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SSEL Summer Internship Information

Paid summer internships are available for students from Montana campuses with the Space Science and Engineering Laboratory at Montana State University – Bozeman.

Up to three students, sophomores through seniors, from MSGC Affiliate campuses will have the opportunity to participate in the development of space science/engineering experiments at the Space Science Engineering Laboratory at the MSU – Bozeman campus. Students will receive complete training and mentoring from MSU students and SSEL staff experienced in space hardware design. SSEL programs to design, fabricate, test, and fly systems in the space and near-space environment include rockets, balloons, and satellites. Visit the SSEL website for more project information.

The priority deadline for applications is March 1.

This opportunity is designed to enable college students to participate in a missionlike team environment where students design, build, and fly space hardware. There will be approximately twenty students working in the SSEL over the summer on a variety of group or individual projects.

Important Details:

Program Dates: End of May to the beginning of August (must be able to participate for the entire program).

Eligibility: Participants must: be a full-time registered student (previous two semesters/three quarters) at a Montana
campus and must be intending to enroll full time for the fall, have a GPA of 3.0 or higher, have an interest in space
science or space engineering. This opportunity is for students from Montana campuses other than MSU-Bozeman.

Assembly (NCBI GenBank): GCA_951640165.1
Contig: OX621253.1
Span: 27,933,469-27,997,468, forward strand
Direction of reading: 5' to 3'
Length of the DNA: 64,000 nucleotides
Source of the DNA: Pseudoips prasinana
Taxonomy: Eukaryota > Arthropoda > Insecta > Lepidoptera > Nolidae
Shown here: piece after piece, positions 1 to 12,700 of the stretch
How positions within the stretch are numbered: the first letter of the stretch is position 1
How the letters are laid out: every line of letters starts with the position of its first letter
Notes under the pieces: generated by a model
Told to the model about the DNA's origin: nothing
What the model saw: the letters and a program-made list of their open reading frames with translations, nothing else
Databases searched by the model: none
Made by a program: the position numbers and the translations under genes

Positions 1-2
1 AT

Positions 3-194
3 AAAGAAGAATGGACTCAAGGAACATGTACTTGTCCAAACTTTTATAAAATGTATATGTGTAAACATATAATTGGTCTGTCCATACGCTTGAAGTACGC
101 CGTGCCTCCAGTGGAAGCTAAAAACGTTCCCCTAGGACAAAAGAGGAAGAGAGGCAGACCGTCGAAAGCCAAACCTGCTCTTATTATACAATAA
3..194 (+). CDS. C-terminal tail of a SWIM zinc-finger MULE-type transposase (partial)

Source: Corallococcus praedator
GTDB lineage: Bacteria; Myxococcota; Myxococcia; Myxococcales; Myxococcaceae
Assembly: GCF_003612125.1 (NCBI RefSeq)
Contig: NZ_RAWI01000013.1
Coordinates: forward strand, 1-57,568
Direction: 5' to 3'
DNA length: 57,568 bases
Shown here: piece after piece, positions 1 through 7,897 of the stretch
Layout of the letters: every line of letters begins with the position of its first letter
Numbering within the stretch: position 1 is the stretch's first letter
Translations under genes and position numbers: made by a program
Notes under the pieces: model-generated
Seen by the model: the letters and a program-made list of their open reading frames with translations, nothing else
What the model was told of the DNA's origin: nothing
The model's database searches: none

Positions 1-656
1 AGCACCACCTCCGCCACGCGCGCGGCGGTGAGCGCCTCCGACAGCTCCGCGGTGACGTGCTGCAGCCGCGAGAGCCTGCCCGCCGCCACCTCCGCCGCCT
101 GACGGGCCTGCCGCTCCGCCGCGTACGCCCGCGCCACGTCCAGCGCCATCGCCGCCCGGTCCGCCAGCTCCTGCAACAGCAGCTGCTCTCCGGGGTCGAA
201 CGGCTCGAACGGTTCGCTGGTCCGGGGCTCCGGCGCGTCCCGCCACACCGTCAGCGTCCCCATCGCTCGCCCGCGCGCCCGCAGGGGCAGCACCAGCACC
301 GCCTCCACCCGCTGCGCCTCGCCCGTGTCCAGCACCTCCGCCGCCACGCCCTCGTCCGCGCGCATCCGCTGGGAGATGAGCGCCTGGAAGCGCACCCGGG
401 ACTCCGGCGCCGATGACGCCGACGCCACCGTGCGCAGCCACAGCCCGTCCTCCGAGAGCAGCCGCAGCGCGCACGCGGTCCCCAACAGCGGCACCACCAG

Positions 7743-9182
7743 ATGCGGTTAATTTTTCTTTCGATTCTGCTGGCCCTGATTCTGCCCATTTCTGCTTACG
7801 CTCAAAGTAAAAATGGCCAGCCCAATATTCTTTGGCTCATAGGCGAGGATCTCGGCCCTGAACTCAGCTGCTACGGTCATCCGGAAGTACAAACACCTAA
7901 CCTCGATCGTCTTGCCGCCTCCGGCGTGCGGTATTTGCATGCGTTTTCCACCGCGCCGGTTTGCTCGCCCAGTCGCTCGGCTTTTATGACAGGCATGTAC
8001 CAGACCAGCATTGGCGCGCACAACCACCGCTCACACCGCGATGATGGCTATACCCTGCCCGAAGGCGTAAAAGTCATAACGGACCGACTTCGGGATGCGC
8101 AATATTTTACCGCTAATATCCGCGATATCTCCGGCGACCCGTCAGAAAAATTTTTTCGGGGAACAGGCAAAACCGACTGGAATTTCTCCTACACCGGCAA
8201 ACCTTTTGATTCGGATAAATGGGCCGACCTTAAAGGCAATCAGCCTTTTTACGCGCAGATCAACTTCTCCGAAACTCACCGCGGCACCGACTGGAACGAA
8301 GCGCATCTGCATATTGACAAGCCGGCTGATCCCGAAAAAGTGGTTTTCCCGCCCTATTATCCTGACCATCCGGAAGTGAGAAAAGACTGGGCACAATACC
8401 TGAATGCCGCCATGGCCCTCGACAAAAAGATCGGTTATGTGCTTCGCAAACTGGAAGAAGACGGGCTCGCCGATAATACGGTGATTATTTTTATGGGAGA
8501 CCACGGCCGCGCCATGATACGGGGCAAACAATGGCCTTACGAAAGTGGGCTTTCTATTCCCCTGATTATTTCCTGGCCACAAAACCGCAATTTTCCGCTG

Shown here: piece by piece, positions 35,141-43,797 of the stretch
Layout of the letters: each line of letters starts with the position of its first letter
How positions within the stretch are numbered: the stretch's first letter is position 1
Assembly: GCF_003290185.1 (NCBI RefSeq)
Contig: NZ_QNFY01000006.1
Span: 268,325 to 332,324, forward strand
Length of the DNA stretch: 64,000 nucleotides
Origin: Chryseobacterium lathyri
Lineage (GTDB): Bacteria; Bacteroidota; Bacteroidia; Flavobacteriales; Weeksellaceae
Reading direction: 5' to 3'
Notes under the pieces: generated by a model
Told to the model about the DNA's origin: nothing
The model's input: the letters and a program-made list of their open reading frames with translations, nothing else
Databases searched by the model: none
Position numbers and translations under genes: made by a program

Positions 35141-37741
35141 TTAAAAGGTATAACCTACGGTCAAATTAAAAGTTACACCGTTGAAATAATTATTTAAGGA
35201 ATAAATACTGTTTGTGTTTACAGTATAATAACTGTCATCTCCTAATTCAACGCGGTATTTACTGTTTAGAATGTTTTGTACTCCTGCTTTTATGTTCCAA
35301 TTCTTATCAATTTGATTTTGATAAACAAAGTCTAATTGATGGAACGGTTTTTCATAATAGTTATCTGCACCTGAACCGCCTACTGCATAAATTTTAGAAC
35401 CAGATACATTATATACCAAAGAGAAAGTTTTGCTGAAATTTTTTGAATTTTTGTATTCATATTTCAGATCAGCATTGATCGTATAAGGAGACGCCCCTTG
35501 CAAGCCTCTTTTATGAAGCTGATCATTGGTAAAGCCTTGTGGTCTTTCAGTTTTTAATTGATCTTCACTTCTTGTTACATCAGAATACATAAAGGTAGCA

Awards: Students will receive a stipend of $6,000. In addition, travel expenses will be provided for students from other
campuses based on mileage for one round trip.

Application Procedures: A completed MSGC Intern application is required.

In past summers, interns have: -- performed research on the physics of sound, devising an experiment to measure the speed of sound in the atmosphere and determine if and how it changes with altitude (up to the edge of space - 95,000 feet); -- learned about Space Weather, creating and testing a sensitive magnetometer to measure variations in the Earth’s magnetic field caused by electrical currents flowing in space; -- built a communications transceiver for a satellite under development in the SSEL; -- worked as part of the Hiscock Radiation Belt Explorer (HRBE) satellite team – HRBE is Montana’s first satellite and was designed, built, tested, and is now operated by SSEL students.

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